In the past, people have appreciated a warning when a movie is better seen without too much foreknowledge. A Beautiful Mind is such a film. If you’re one of those people, then stop reading this review, avoid all other reviews, and go see this film before someone talks about it at a holiday party.
An Awkward Mind
Russell Crowe steals the show as John Nash, the 1994 Nobel Prize winner for economics.
Director Ron Howard shows Nash’s life beginning with his first day of graduate school at Princeton University in 1947. All the other “freshmen” have made their marks in the world of mathematics as undergraduates. Only Nash (among his circle of friends) has not yet been published.
It’s not through any shortcoming on Nash’s part. He’s as bright as the next fellow. But Nash doesn’t want to publish purely for the sake of publishing. He wants to come up with a truly original idea, something uniquely his, something that will etch his name into the history books.
Nash’s distinguishing characteristic is his social awkwardness. Only his roommate Charles (Paul Bettany) can relate to him. Nash does try to connect socially. He hangs out with the other math majors at the bars, and he even tries to pick up girls with horribly inappropriate, yet mathematically simple pickup lines about “exchanging fluids.”
Minds of Tomorrow
Nash’s first big break comes when he hits upon a new theory of competition and cooperation that revolutionizes the world of economics. Soon Nash is “Professor Nash,” and he has his own office and an interesting consulting job with the Department of Defense.
Unfortunately, he also has classes of students. His disinterest and social awkwardness vex him as he tries to teach a classful of undeserving young “minds of tomorrow” about advanced mathematics.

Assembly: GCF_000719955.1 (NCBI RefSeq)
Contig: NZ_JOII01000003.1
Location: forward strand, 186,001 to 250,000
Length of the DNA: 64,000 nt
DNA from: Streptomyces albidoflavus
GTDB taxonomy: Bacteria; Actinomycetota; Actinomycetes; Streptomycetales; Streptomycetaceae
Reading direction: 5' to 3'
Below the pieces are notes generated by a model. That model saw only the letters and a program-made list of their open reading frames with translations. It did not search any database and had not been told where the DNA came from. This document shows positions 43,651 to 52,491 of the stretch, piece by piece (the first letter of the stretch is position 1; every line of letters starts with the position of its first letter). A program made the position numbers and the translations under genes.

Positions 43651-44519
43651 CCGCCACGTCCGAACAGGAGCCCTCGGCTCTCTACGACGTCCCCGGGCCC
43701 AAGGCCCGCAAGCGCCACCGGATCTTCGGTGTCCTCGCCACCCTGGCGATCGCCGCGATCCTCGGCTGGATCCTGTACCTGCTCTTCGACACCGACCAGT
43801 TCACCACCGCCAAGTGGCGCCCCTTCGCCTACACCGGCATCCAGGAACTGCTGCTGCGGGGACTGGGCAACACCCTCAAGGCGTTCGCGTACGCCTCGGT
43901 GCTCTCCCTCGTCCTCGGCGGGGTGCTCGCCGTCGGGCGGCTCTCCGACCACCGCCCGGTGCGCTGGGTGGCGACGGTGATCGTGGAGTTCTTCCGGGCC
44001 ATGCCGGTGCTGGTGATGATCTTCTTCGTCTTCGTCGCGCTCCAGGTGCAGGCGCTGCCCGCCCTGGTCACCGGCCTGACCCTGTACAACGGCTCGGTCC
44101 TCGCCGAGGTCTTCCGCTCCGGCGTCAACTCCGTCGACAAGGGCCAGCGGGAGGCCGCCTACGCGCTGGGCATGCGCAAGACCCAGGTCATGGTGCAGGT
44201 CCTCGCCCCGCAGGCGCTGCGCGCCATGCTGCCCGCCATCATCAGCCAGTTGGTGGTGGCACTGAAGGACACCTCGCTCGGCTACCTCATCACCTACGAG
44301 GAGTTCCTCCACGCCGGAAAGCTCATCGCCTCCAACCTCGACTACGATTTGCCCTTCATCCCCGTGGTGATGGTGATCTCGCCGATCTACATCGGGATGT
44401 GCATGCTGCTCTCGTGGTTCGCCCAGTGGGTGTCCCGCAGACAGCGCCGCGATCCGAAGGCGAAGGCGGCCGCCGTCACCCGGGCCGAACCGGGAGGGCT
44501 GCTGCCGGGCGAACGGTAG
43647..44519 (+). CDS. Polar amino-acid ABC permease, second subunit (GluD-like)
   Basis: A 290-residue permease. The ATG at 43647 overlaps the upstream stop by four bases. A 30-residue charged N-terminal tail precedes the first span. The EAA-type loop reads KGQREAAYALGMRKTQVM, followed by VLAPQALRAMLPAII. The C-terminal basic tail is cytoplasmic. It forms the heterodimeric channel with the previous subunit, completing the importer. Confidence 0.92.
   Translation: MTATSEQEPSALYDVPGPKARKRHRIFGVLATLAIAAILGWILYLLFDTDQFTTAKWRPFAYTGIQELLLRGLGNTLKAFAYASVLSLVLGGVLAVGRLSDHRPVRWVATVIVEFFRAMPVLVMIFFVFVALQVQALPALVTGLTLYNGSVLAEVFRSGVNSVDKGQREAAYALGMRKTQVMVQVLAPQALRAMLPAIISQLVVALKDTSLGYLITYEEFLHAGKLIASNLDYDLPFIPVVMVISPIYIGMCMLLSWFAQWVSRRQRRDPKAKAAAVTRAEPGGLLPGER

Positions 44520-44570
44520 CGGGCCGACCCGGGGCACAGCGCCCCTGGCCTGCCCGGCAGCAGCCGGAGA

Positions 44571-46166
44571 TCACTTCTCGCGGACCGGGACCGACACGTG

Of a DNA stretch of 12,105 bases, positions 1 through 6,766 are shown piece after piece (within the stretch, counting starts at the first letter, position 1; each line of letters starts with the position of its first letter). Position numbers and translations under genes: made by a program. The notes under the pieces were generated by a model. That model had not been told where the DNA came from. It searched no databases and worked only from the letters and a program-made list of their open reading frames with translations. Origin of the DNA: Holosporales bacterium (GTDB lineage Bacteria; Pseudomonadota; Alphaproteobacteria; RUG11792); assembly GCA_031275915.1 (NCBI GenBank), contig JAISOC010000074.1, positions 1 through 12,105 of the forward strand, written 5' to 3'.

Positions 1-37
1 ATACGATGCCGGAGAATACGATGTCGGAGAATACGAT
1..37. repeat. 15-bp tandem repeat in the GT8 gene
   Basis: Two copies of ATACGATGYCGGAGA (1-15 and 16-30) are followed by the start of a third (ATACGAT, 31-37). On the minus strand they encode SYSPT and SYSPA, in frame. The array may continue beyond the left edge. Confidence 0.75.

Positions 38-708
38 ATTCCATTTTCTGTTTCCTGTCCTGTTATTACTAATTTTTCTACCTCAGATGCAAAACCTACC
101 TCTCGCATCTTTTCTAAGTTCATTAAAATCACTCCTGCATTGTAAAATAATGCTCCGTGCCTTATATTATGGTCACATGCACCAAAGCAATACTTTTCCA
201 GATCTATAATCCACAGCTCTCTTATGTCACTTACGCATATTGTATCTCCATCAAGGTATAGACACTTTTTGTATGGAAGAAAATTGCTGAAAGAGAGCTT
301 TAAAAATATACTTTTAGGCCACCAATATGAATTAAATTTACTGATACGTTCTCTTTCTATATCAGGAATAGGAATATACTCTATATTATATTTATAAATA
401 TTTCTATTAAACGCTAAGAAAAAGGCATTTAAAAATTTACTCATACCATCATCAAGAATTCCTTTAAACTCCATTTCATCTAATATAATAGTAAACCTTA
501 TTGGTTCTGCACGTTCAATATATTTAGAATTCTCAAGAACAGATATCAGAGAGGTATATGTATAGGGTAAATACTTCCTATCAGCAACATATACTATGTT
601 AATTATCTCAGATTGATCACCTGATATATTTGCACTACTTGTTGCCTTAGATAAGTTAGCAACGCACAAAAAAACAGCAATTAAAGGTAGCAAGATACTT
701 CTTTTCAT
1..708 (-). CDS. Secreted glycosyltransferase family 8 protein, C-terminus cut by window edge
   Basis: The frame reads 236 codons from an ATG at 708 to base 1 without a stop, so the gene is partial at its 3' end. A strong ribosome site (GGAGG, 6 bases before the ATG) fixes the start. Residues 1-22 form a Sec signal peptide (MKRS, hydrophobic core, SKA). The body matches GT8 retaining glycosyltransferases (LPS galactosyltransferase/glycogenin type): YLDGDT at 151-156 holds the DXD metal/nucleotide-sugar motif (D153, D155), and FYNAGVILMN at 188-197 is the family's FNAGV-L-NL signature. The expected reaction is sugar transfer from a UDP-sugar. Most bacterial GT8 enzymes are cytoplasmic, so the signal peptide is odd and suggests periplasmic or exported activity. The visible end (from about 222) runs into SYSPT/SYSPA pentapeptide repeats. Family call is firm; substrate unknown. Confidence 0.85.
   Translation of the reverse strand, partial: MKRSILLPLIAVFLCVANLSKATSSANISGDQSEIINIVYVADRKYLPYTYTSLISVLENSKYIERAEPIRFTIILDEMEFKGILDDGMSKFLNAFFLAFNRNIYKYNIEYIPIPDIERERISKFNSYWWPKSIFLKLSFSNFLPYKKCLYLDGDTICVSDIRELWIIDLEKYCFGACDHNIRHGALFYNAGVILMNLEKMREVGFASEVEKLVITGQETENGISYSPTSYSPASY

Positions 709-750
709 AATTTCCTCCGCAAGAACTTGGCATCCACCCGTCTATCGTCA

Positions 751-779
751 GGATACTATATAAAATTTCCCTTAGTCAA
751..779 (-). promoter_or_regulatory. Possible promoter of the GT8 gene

There is one student who seems to understand the practical implications of his seminal work. Her name is Alicia (Jennifer Connelly) and she sees beauty in him that no woman has been able to find, and she becomes the love of his life. About her he says “contrary to all probability, she finds me attractive on many levels.”
Much of Howard’s film covers a period of Nash’s life that is personally, professionally, and emotionally difficult. It’s a period best left undiscussed in this review, so let’s cut to the good and the bad.
Einstein, Feynman, and Nash
Russell Crowe is a fine actor. He nailed The Insider, impressed the masses with Gladiator, and in A Beautiful Mind, brings to life an insecure yet brilliant young man. And although Nash isn’t quite another Einstein or Feynman, his life story makes a good film. The score is pretty and appropriate. The cinematography and production design are right on-target, but the reasons to see A Beautiful Mind are Russell Crowe’s performance and John Nash’s story.
30 Years Too Many
There are a few reasons to avoid this movie, assuming there are other films you’d rather see. For example, the ending is weak. It tries to sum things up too simply. It says Nash’s story is all about love, when in fact there’s much more to it than that.
In fact, stretching Nash’s story all the way into 1994, just to let him get the Nobel Prize, is quite possibly a mistake on the screenplay’s part. Nash’s story — the conflict in his soul — is the central conflict of this film. That conflict is resolved and the audience is emotionally satisfied 30 years sooner. True, there wouldn’t be a movie if Nash had not won the Nobel, but a title card at the end would have been sufficient.
Still, A Beautiful Mind is a more successful biopic than Ali (which also opens today). Howard treats his subject’s life as a movie, not just as a series of events. There is a satisfying structure to the story, and although the movie carries on just a little too long, that’s a minor complaint in an otherwise good film.